Another common trait I spotted among the three speakers was their determination and dedication to go for what they need. However, everyone in life, at a certain point, is faced with some limits and constraints. Surprisingly enough, these women would not let constraint define their own work. On the contrary, as Hjørdis stated, constraints helped her more than she could have realized. Being a mother of two, and having been on maternity leave for almost a year, Hjørdis got back to work part-time, because of time restriction moms experience, and she had to re-define her way of working. Starting from their very good advices, Aleksandra asked Charlotte what she would suggest to an emerging jewelry designer, and Charlotte highlighted the crucial prominence of collaboration with the right people, and to trust them, having a good vibe and communication: “always ask someone you trust and who knows better”. The discussion was fuelled by Charlotte’s contribution, and Frederikke took over to provide some advice for people who intend to start their own business, and she agreed with Charlotte: “consider accept advice from different people but trust your gut feeling too. And most importantly, if you want to build up your business: Just do it. Start as soon as possible. Do not wait until everything seems perfect to you because it won’t ever be. Learn, make mistakes, and do not be afraid.” 

Skills such empathy, good team-building, and kindness cannot be taught, and they just come naturally to women.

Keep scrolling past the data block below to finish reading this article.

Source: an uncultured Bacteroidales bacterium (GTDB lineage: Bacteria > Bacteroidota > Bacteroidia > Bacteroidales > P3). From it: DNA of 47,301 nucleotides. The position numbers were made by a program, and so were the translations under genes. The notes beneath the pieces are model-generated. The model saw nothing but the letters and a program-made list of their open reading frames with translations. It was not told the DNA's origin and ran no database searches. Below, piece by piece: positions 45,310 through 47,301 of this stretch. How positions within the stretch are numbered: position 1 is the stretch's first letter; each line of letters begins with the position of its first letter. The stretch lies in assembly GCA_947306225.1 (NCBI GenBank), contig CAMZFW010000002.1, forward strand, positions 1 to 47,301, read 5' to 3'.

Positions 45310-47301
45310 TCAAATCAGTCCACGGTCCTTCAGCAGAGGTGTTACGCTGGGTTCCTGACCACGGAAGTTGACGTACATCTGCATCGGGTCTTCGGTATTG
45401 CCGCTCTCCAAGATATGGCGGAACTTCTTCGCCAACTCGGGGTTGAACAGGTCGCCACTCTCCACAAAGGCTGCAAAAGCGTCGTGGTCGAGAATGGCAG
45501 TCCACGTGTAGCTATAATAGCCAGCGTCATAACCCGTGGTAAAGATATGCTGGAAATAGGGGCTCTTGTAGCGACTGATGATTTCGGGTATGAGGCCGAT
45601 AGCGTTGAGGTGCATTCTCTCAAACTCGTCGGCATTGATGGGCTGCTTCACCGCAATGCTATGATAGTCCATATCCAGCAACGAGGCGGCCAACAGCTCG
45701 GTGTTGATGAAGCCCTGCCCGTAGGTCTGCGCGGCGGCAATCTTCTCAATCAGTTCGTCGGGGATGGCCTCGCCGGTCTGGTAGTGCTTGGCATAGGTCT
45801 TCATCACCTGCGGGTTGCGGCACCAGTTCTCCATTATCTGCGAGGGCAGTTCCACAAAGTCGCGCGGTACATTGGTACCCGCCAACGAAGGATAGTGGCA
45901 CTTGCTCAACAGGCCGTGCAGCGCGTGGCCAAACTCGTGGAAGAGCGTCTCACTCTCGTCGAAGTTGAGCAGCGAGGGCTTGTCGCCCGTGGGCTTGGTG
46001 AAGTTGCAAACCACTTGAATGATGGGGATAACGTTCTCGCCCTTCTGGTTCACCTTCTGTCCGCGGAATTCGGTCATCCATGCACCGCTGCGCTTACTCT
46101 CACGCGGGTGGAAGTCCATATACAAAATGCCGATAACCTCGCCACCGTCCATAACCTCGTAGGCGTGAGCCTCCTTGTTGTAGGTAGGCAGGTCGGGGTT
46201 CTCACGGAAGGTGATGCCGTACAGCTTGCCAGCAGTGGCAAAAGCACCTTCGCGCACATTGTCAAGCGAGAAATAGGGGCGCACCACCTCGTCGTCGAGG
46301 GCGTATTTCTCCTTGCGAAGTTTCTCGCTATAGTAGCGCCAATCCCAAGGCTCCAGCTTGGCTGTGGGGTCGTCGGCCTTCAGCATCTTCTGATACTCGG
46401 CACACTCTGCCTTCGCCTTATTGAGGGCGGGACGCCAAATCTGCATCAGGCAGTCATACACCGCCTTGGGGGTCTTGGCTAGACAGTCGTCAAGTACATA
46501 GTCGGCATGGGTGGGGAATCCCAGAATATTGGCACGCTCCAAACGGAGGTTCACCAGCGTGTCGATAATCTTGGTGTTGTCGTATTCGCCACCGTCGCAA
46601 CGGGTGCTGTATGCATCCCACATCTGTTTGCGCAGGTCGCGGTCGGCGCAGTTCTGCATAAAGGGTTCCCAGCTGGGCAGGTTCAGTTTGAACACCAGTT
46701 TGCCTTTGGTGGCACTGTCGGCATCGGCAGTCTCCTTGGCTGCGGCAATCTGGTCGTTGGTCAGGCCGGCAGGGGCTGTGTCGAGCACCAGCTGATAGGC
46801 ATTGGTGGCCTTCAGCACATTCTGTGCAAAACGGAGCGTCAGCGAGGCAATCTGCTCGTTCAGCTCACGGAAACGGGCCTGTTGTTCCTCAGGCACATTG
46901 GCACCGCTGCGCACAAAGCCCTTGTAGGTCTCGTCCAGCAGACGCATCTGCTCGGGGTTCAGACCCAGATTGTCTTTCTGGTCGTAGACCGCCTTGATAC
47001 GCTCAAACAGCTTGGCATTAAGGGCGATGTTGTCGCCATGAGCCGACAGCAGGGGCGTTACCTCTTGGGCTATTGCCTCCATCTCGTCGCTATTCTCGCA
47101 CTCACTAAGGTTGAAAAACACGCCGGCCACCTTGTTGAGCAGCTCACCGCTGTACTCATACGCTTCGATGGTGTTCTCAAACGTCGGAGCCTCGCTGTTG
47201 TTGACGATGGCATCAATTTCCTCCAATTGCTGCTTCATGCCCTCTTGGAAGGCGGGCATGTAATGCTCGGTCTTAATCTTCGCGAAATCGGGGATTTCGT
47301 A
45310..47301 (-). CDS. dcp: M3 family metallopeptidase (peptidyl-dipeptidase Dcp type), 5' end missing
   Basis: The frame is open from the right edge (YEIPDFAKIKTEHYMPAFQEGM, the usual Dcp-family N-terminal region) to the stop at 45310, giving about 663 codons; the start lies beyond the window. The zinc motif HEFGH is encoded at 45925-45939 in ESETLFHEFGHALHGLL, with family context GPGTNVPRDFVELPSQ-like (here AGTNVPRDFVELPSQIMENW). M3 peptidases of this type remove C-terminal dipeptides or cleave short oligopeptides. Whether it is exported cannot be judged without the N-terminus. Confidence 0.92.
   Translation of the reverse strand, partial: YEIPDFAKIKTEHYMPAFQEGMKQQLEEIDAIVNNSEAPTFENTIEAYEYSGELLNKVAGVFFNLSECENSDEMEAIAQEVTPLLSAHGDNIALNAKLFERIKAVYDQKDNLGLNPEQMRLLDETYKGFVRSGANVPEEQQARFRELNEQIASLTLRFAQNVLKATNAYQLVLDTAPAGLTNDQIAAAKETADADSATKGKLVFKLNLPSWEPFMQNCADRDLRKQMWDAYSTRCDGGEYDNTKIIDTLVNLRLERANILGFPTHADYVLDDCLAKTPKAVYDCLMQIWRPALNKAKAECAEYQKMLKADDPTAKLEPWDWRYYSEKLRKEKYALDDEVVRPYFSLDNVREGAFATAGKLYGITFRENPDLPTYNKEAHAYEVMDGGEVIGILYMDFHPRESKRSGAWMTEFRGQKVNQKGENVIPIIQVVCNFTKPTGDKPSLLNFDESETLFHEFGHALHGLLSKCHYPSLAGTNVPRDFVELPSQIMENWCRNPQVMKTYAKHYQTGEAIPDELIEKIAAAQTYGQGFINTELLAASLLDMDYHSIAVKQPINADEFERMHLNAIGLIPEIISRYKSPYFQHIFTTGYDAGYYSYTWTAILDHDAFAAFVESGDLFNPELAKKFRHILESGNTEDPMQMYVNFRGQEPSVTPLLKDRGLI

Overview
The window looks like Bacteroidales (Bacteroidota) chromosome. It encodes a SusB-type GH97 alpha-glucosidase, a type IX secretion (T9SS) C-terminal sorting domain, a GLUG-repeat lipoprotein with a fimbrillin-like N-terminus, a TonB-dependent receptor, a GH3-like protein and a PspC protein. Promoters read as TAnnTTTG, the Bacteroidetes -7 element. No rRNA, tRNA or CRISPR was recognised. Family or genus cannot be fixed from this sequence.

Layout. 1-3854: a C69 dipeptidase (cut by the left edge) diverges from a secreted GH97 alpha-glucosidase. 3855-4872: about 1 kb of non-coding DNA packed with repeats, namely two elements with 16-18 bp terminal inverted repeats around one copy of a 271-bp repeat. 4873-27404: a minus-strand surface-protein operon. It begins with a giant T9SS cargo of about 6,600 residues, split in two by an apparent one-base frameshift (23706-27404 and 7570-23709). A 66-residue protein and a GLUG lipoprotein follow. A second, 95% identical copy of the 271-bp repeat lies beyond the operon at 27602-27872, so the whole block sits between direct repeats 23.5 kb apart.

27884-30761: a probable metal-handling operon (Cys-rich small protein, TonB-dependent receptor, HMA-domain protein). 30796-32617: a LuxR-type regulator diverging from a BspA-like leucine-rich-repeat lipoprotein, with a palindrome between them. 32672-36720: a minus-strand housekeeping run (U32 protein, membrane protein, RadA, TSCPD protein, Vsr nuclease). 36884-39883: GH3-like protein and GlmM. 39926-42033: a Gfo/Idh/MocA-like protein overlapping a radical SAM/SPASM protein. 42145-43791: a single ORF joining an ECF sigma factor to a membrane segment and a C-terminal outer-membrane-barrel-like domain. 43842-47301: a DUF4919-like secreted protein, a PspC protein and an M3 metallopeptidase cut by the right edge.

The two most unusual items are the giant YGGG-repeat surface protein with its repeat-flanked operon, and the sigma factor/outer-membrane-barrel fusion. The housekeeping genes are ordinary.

— Aleksandra Kiebdoj

The discussion was followed by a Q&A session, where some of the questions focused on women and leadership. Frederikke agreed that women are more empathetic, and they use to be perfectionists: “despite being too emotional is often presented as a flaw, I believe it could also be a strength, especially when it comes to being able to empathize with people, building relationships and a good team”. As Aleksandra confirmed, women tend to stand out for the so-called soft-skills: “they’re called soft, but they actually are quite important”, she stated, “skills such empathy, good team-building, and kindness cannot be taught, and they just come naturally to women.”

Make space for things that seem unimportant
— Hjørdis Thorborg

During the second round of panel discussion, each of the speakers clarified that the creative paths are strictly personal. For instance, Hjørdis focuses on getting inspiration 24 hours a day: “Make space for things that seem unimportant”, she said, “watch that movie, grab that book, visit that exposition you thought you didn’t have time for… If you feel it is what you need, just let it happen. Eventually, the dots will connect”. Charlotte has been more practical and emphasized that the key to success for every creative project is planning. Frederikke adhered to Charlotte’s point of view and provided her own by stating: “For creative people, it’s not difficult to start new things, but to finalize them. So every day I give myself a goal: I have to finalize at least three things a day.” 

Thus, between these intimate and passionate discussions, a glass of champagne, lots of networking opportunities, and motivating pieces of advice and tips, the event almost ended, with one last exciting rush: the goodie bags lottery! Having 28 goodie bags, sponsored by Goodiebox Denmark, Tifiti’s team planned an informal and engaging lottery, to spice up the event a little bit applying a hint of creativity.  The attendees, after being checked-in at the beginning of the event, were asked to put their names in a bowl in order to participate in the lottery draw. The audience was thrilled and looked forward to finding out if the odds would have been in their favor at the end of the panel discussion. The excitement, expectations, and joy on the audience’s faces have been as priceless as the meaningful messages shared throughout the event. In a nutshell, once again, Tifiti managed to build relationships, trigger some good causes for reflection, strengthen a sense of women's community, and most importantly empower those women.